Work Visa: Where do you want to live?


I've been away here for about three months. I'll write what happened during the time. Firstly, I got an unconditional offer of a master programme from a university located somewhere in London. The programme name is "MFA in Computational Arts", which aims, in short, creating artwork with computation. Broadly speaking, I'm really into new media and want to make my craft better. So I was simply happy with the offer.

Before I got the offer, I didn't care about how much money I would have needed at all, simply because I didn't want to think about such a stressful thing. The only thing I knew was studying abroad needs a huge amount of money and therefore many people use a loan for it. Now I finally did some calculations and realised it's a lot. I wondered if I would afford such a debt after graduation. I also wondered if it's really worth it.

By the way, the real reason why I want to study abroad is that I can add the plausibility of working abroad where I do what I'm passionate about and earn money. Ideally, I want to work in London or New York (at least at the moment). However, I'm actually happy with other big cities such as Berlin, Tronto, Sydney, etc. as long as it's not in Japan. I know it sounds weird, but somehow I desperately want to work somewhere else at least for a few years. I somehow believe interesting things happen through collaboration. Then cultural diversity is imperative for me so I find Tokyo a little bit less glamorous as I'm Japanese and most of people there are Japanese too, who have similar backgrounds with mine. Conversely, if I were Canadian, for example, I might want to live in Japan.

Getting a work visa in the UK and the US seems impossible for me at the moment. Then I'd simply thought that getting an education was the easiest way for my dream until some idea popped up in my mind–What about Australia or Canada?. Getting a work visa in those countries is relatively easier and a quick questionnaire-based test on the internet told me that I seemed to be eligible for an Australian work visa. Just a few days ago, I started the application preparation.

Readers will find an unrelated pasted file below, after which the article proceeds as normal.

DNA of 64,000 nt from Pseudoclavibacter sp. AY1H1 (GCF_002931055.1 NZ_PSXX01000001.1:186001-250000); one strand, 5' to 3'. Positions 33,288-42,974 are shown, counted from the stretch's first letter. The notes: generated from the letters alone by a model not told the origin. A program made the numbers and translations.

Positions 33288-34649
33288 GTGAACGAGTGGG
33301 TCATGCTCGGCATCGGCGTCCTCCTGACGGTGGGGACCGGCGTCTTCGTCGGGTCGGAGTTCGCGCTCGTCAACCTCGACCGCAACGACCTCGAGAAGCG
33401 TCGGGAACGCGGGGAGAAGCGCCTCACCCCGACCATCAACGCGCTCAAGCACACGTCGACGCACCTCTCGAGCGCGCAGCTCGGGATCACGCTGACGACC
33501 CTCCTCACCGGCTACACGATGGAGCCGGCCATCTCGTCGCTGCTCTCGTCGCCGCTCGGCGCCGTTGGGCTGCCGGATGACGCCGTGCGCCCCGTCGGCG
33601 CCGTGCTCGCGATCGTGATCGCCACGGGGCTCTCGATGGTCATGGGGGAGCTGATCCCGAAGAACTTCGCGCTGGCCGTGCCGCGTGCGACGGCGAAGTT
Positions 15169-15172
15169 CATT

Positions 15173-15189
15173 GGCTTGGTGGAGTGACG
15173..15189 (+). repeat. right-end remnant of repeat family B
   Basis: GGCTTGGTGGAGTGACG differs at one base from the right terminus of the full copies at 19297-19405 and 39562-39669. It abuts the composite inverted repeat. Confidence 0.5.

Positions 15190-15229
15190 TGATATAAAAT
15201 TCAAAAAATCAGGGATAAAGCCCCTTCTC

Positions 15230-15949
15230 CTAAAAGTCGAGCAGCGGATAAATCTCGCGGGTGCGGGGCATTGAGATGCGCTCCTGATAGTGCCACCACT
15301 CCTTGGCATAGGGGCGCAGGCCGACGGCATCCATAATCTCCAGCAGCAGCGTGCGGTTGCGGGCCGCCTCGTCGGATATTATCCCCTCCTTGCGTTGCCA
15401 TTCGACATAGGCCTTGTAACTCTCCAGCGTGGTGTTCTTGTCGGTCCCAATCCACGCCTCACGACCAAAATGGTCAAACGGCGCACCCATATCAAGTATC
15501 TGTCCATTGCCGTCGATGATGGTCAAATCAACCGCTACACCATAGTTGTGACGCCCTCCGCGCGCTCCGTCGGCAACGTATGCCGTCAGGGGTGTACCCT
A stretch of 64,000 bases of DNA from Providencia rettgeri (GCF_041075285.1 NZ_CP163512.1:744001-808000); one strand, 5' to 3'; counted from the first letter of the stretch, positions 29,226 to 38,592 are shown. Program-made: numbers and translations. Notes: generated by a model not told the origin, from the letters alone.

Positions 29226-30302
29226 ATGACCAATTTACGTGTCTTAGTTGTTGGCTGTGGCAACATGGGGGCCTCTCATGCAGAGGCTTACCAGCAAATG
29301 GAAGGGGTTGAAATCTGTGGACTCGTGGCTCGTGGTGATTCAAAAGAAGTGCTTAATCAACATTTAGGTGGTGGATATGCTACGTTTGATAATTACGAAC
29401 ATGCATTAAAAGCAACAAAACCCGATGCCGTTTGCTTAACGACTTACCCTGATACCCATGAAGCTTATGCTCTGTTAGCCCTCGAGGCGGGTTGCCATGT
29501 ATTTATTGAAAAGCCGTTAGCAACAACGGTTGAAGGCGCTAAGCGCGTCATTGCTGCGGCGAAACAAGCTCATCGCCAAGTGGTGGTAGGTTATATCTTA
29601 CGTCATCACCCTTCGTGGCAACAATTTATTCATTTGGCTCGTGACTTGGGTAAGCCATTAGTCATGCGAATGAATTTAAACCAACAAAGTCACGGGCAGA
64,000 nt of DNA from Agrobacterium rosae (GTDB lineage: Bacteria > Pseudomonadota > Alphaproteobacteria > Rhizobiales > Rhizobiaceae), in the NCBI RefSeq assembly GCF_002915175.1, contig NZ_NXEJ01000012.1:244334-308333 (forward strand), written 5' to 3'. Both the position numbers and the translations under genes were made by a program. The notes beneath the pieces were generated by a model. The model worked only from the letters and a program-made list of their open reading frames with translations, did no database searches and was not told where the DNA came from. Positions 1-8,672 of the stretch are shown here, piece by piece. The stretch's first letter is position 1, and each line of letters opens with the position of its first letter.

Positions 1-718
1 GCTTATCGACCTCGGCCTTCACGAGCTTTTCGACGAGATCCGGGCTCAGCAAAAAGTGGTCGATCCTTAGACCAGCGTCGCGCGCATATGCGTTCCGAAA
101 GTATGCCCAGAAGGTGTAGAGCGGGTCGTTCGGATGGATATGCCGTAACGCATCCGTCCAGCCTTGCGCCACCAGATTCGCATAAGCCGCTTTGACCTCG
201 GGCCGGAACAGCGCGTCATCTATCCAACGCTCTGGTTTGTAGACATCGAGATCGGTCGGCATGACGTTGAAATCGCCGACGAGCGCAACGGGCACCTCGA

If I get the visa, I might work in Australia for about a year and delay the entry year of the postgraduate course next year (I probably need to apply again though). Or else I might not. Either way, the visa seems to last for at least five years, so it's good for me to have a place that allows me to work legally after graduation. Now I just want to make my application accepted.

Some people might think that people who wish to work/live abroad are childish (especially if those guys were born in developed countries and they want to emigrate to countries whose economies seem to be similar to or weaker than ones of their original countries). However, I think everyone has the right to choose where to live. Sadly, everyone cannot in reality due to many reasons. I should feel grateful and enjoy my life as much as possible.

Probably this entry contains errors and unnatural parts. However, I would rather want to know how do you think about my thought. 

Thank you.


First of all, I think your short essay here is almost perfect and we could both agree that there are phrases that may seem unnatural. I think that we, and by we, I mean those who use English as their second language, have the tendency to use words that are usually not used by native speakers.

Regarding living in other countries of our own choices, in my opinion, it is rather courageous and might be described as daring, especially if that endeavour is taken alone, without friends who could accompany you in every step.

Coming from a first world country, you have a better chance of getting work in a any developed country of your liking than those who are coming from developing countries.

I have this dream, which I realized several years ago that I want to live in a developed country, which there are four seasons, and ultimately have a better life than what I had back home. I would not consider this dream to be anything but adventurous. Would it make me happy? Probably. But the one thing I know is that best experiences can happen when we are outside our comfort zones.


I wish you the best of luck in your studies.